One UK supplier of marine aids to navigation has recently demonstrated how important strategic navaid deployment is for ships being able to navigate into ports safely.

Mobilis Jet 9000 navigation buoy

Mobilis Jet 9000 navigation buoy. Photo: Hydrosphere

Hydrosphere’s navaid projects include supplying a Mobilis Jet 9000 navigation buoy — one of the largest buoys in the JET series — to mark an outfall at the Lune Deep, which provides the approach channel to the busy Port of Heysham, Fleetwood Port and Port of Lancaster.

“These ports' approaches are notoriously tricky with extensive sand and mudflats, fast-moving tides, and a narrow, extremely deep channel,” explained Hydrosphere. “Previous buoys on single-point moorings at this location had often moved into the deep part of the channel, meaning the chain was always taut, and the buoy and mooring were prone to damage.”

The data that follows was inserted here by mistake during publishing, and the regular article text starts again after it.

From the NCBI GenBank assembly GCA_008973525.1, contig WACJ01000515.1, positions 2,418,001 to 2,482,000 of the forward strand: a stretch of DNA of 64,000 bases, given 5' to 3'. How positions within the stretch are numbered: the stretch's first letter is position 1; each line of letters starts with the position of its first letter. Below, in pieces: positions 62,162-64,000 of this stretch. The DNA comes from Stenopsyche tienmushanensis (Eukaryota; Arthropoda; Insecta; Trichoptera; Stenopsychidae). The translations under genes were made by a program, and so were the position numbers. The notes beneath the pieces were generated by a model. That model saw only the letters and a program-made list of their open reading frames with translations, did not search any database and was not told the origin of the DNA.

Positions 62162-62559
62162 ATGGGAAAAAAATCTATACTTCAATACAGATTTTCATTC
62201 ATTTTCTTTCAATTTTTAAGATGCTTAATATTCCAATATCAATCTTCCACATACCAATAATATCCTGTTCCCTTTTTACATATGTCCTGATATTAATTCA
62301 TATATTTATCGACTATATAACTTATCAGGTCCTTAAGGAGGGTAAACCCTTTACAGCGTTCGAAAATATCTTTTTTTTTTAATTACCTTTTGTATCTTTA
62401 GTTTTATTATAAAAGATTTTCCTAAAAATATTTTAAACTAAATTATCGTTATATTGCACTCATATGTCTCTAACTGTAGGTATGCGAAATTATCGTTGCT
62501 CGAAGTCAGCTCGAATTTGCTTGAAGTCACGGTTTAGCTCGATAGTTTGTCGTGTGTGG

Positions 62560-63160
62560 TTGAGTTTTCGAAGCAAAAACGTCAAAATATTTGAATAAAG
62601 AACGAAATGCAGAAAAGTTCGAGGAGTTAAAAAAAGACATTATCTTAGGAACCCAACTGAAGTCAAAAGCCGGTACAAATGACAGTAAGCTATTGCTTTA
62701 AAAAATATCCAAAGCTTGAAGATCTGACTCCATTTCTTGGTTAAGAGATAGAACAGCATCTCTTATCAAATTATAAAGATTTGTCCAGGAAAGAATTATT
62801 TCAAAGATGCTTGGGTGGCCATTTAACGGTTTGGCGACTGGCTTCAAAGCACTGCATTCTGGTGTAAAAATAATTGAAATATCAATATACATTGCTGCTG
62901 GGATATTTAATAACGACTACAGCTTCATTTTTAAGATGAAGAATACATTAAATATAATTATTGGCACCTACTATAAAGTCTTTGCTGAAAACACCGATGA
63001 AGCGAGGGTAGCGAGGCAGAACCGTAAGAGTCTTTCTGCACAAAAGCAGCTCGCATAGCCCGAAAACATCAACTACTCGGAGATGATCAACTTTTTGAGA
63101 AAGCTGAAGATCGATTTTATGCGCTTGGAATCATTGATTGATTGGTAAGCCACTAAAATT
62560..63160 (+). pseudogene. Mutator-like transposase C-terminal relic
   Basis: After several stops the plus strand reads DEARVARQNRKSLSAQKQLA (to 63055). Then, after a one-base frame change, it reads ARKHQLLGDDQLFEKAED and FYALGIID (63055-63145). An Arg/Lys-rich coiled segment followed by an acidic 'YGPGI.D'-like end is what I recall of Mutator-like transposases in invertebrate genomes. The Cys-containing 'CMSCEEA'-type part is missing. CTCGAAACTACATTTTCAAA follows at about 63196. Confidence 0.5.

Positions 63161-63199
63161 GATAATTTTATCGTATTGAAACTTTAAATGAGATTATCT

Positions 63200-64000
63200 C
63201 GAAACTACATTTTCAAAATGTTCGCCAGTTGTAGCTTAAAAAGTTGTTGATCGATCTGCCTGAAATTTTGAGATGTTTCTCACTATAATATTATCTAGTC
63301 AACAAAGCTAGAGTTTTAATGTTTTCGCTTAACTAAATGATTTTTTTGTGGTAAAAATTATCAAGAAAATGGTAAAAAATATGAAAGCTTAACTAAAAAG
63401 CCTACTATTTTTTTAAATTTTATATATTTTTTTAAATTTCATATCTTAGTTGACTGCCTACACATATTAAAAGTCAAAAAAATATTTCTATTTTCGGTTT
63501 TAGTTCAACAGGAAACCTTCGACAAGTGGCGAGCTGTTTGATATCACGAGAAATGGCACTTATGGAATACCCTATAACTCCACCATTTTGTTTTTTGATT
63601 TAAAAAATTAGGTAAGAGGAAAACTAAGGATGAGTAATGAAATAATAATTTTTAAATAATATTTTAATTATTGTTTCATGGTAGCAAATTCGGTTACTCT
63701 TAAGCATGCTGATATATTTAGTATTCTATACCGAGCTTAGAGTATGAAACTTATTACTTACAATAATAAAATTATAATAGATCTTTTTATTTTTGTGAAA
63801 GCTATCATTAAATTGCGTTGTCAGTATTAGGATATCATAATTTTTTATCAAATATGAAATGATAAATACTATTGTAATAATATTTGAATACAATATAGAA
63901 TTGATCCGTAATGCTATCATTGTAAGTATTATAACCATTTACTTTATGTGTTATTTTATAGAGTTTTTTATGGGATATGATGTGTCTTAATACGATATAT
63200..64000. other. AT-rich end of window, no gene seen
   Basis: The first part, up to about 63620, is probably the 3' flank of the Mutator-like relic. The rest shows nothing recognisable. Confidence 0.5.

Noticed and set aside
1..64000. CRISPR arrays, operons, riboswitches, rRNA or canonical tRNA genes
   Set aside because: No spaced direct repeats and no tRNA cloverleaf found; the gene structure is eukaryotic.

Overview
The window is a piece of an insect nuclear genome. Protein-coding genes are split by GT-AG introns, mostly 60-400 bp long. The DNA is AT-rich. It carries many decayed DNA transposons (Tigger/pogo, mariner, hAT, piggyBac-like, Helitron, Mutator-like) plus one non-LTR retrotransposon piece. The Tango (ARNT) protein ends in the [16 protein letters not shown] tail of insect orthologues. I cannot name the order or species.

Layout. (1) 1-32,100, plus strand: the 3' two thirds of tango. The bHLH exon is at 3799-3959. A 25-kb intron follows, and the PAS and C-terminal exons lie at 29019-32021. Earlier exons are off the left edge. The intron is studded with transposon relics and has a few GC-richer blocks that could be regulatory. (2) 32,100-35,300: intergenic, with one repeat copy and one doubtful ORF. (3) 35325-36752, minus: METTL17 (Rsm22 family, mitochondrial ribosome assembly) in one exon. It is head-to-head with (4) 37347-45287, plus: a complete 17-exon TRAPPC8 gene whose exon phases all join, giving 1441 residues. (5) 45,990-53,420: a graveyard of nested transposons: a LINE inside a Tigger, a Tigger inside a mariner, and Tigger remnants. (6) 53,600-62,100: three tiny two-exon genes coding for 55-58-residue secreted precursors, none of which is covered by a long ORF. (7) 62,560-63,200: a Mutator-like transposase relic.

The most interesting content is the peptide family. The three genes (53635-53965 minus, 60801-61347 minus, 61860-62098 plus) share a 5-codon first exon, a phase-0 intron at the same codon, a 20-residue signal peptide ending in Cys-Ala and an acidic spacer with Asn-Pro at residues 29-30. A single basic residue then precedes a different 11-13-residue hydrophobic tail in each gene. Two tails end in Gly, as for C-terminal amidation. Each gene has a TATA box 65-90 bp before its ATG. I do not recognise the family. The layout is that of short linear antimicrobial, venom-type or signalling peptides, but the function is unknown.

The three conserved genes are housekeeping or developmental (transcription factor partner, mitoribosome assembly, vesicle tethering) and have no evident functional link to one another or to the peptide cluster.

A mooring study concluded a two-part mooring would be better suited to ensure the buoy could be placed right at the edge of the channel to safely mark the utility outfall and safe line of passage through the Lune Deep Channel.

Nemo Link project

Hydrosphere has also been working with Nemo Link — a joint venture between the British National Grid and Belgian company Elia to rent out several Mobilis JET 9000 and JET 2500 navigation buoys deployed in UK waters. These buoys were used to mark out certain points of the power cables between the UK and Belgium and were fitted with equipment to provide satellite monitoring capabilities to determine their position at all times.

During the project, a buoy moved out of position. However, the problem was identified and rectified, as the integrated Sabik M850 light with Lightguard Monitoring meant position alerts were received by Hydrosphere.

By Rebecca Jeffrey